• #63030

      CPU: Intel Core2Duo @2.4Ghz

      Memory: 3Gb DDR2

      HDD: 162Gb + 60Gb

      Gfx Card: Intel GM965

      Snd Card: Realtek High Definition Audio

      Input/Joystick: Default Keyboard and Mouse / Thrustmaster T-Flight Stick X

      Yes, it’s a laptop, and a slow one too. But enough for most games I play. 😀

      Anyhow, I do plan on getting a proper desktop, but money’s a problem. 😥

    • #63031
      sscadmin
      sscadmin
      Administrator

      Don’t fret LynxIndigo

      You can play most games space themed games out there with that rig, most. There is a new in development that might tax that system but the 3GB of memory helps.

    • #63032

      Geraldine
      Participant

      Well, one advantage to the lack of new development within the space sim genre is that all the older games will run (mostly) fine on modest modern setups.

      Anyways. Time for more retr0 madness! <img src='http://spacesimcentral.com/forum/public/style_emoticons//icon_redface.gif&#8217; class=’bbc_emoticon’ alt=’:oops:’ /> tianhe1 isn't going to like this next bit very much. I thought I would update my system specs.

      The miggys have all (with the exception of the CD32) been upgraded since my last post about them and best news of all the big A4000 is back! Yaaay! <img src='http://spacesimcentral.com/forum/public/style_emoticons//icon_e_biggrin.gif&#8217; class=’bbc_emoticon’ alt=’:D’ />

      A500+: 68010 CPU (repaired my myself I am pleased to say), A590 with a 4 GIG SCSI Hard Drive with an extra 2 megs of RAM, 1.3/2.04 ROM Switcher cleaned up and more neatly mounted inside the case with a "new" retro styled switch. Rubbish standard battery ripped out and new coin battery soldered on to the motherboard in it's place and a A570 CDTV CD-ROM drive

      A1200 Desktop 1: 68030@40 MHz accelerator board now with 16 megs of RAM, Workbench 3.9, 3.1 ROMs and a 4 GIG CF Drive with <img src='http://spacesimcentral.com/forum/public/style_emoticons//icon_redface.gif&#8217; class=’bbc_emoticon’ alt=’:oops:’ /> …….2500 (give or take) Amiga games installed and a Pioneer Slot loading SCSI CD-ROM running via a squirrel PCMCIA interface.

      A1200 Desktop 2: 68040@25 MHz accelerator board also with 16 megs of RAM, Workbench 3.0, 3.0 ROMs and also another 4 GIG CF drive filled again with games and an IDE DvD ROM burner via PCMCIA.

      A4000 Desktop: 68060@60 MHz Cyberstorm MkIII with 100 megs of RAM and new heatsink and illuminated (blue) fan, OS 3.9, 3.1 ROMs, Cybervision PPC (with new heatsinks and micro sized fan for the graphics chip) with (now fixed) Indivision AGA card, another Pioneer Slot Loading SCSI CD-ROM, a 70 GIG SCSI hard drive, 2 floppy drives, 4 GIG CF drive filled to the brim and motherboard fully refurbished with new caps and clock circuits repaired with new non leaking battery.

      So that's my miggys sorted for a while then <img src='http://spacesimcentral.com/forum/public/style_emoticons//icon_e_smile.gif&#8217; class=’bbc_emoticon’ alt=’:)’ />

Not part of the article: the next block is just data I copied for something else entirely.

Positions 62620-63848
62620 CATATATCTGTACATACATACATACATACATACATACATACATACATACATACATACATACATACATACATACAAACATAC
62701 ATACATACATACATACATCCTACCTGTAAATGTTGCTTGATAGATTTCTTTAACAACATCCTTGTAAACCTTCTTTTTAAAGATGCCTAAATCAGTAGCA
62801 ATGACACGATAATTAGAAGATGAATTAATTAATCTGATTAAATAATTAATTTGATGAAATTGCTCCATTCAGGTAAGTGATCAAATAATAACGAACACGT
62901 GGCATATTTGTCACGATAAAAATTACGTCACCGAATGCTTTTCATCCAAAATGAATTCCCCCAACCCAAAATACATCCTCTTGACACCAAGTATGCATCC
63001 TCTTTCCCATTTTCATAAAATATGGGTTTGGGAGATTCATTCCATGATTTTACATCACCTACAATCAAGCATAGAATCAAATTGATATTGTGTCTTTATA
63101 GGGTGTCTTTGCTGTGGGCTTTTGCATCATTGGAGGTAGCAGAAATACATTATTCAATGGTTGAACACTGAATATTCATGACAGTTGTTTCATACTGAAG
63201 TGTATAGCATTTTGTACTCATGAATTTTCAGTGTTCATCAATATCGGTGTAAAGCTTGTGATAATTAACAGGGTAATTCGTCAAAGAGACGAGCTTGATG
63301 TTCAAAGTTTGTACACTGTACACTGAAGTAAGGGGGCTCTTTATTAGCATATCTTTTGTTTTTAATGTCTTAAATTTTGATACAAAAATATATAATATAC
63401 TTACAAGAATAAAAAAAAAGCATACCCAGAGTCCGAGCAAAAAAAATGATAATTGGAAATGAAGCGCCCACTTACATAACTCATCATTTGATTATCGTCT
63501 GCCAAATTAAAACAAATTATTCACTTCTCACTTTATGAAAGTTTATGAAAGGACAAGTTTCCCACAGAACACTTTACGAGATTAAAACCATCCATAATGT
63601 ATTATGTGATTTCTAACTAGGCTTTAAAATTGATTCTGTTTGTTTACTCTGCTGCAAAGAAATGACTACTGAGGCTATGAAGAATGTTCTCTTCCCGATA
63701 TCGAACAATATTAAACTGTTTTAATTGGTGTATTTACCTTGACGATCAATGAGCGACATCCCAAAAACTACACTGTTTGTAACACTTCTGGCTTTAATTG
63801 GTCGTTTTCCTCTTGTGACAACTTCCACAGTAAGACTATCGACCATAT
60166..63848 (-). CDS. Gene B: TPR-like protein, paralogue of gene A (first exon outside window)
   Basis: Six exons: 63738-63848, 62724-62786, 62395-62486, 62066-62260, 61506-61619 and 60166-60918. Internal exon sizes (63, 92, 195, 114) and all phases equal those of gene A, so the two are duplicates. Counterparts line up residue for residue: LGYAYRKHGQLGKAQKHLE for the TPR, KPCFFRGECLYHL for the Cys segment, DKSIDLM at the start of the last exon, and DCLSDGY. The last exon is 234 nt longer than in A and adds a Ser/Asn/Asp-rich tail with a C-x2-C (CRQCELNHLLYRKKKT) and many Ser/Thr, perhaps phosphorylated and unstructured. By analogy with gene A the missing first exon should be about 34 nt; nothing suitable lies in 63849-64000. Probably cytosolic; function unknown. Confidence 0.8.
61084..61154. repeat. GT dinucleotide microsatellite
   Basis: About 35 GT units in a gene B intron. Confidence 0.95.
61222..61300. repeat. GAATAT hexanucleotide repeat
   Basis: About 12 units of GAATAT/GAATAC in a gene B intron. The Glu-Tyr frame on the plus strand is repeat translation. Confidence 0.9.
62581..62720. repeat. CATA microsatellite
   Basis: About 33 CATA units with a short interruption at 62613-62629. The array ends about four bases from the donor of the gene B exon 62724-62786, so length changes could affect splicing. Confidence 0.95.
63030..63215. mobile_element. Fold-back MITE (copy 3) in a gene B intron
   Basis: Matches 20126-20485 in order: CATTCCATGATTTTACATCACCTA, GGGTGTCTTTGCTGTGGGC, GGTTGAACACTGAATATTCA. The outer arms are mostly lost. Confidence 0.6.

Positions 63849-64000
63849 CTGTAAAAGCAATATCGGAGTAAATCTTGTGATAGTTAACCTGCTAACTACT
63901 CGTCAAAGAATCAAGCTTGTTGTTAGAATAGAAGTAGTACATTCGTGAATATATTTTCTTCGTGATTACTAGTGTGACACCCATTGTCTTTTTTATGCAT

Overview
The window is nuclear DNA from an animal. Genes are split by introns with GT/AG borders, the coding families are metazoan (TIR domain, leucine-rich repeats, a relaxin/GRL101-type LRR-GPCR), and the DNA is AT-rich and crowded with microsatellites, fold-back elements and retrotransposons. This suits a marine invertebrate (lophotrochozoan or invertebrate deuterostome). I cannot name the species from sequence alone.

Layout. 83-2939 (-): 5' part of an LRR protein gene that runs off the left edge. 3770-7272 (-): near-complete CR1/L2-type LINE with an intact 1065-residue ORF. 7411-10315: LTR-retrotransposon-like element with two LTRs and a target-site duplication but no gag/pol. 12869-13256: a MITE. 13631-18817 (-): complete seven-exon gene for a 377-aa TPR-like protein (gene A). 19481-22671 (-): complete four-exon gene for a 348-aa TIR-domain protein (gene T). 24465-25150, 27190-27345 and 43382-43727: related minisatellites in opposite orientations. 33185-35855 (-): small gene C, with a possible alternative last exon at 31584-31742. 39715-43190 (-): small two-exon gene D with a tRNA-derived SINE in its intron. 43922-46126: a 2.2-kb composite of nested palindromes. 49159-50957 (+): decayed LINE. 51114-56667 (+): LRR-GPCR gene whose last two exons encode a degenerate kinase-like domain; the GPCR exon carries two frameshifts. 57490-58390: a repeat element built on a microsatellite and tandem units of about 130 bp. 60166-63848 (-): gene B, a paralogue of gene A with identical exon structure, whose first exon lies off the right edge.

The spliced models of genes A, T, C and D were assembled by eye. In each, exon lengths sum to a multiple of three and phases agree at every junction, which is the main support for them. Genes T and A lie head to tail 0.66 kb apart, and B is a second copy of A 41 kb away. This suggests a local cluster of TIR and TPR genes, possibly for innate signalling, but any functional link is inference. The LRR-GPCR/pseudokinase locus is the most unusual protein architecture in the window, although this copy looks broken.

What else, um….2 X Box 1s, one modded with various emulators installed on a 60 GIG hard drive and the other bog standard. Both of these have a mouse adaptor. A PS1 that I got for nothing and striped and cleaned it up. Only bit of hardware I bought for it was a dual shock controller and thanks to all that gave me good suggestions for PS1 space sims <img src='http://spacesimcentral.com/forum/public/style_emoticons//wink3.gif&#8217; class=’bbc_emoticon’ alt=’;)’ />

      Finally a Falcon mobo based (I think) X Box 360 with a 250 GIG hard drive with a mouse and PS1/2 controller adaptor.

      I really must get out more <img src='http://spacesimcentral.com/forum/public/style_emoticons//icon_redface.gif&#8217; class=’bbc_emoticon’ alt=’:oops:’ />

    • #63033

      Pinback
      Participant

      Nice collection of Amiga Geraldine 😀 but will you ever fill that 70 gig hard drive

    • #63034
      sscadmin
      sscadmin
      Administrator

      I would collect older computers but my problem is space and kids. You look like you have put some time and money into that collection and glad to hear that they are all operational. Can you find replacement parts fairly cheap for Amiga’s still?

    • #63035

      Geraldine
      Participant
      "PINBACK" wrote:
      but will you ever fill that 70 gig hard drive

      <img src='http://spacesimcentral.com/forum/public/style_emoticons//icon_lol.gif&#8217; class=’bbc_emoticon’ alt=’:lol:’ /> I will do my best Pinback! But you also have a nice miggy setup too dont you?

      As for bits, some things can be difficult to source, high end accelerator cards especially as these can go for silly money these days. But with patience and constant trawling of Fleabay and Amibay, can reap you rewards. Basic setups are still fairly easy to get and are reasonably priced too. It's just the exotic parts, Blizzard cards, Zorro cards and the like that can be a nightmare to track down.

      Oh and Darkone, if you see a nice Amiga 600 going cheap in the states, snap it up right away. They go for a small fortune over there because they are so rare. Likewise if you see a A3500T. This is the most rare and expensive standard miggy you could have. A saw one for sale once for £4000!! <img src='http://spacesimcentral.com/forum/public/style_emoticons//icon_eek.gif&#8217; class=’bbc_emoticon’ alt=’:shock:’ /> Admittedly that was a crazy price but you would still be paying mega bucks.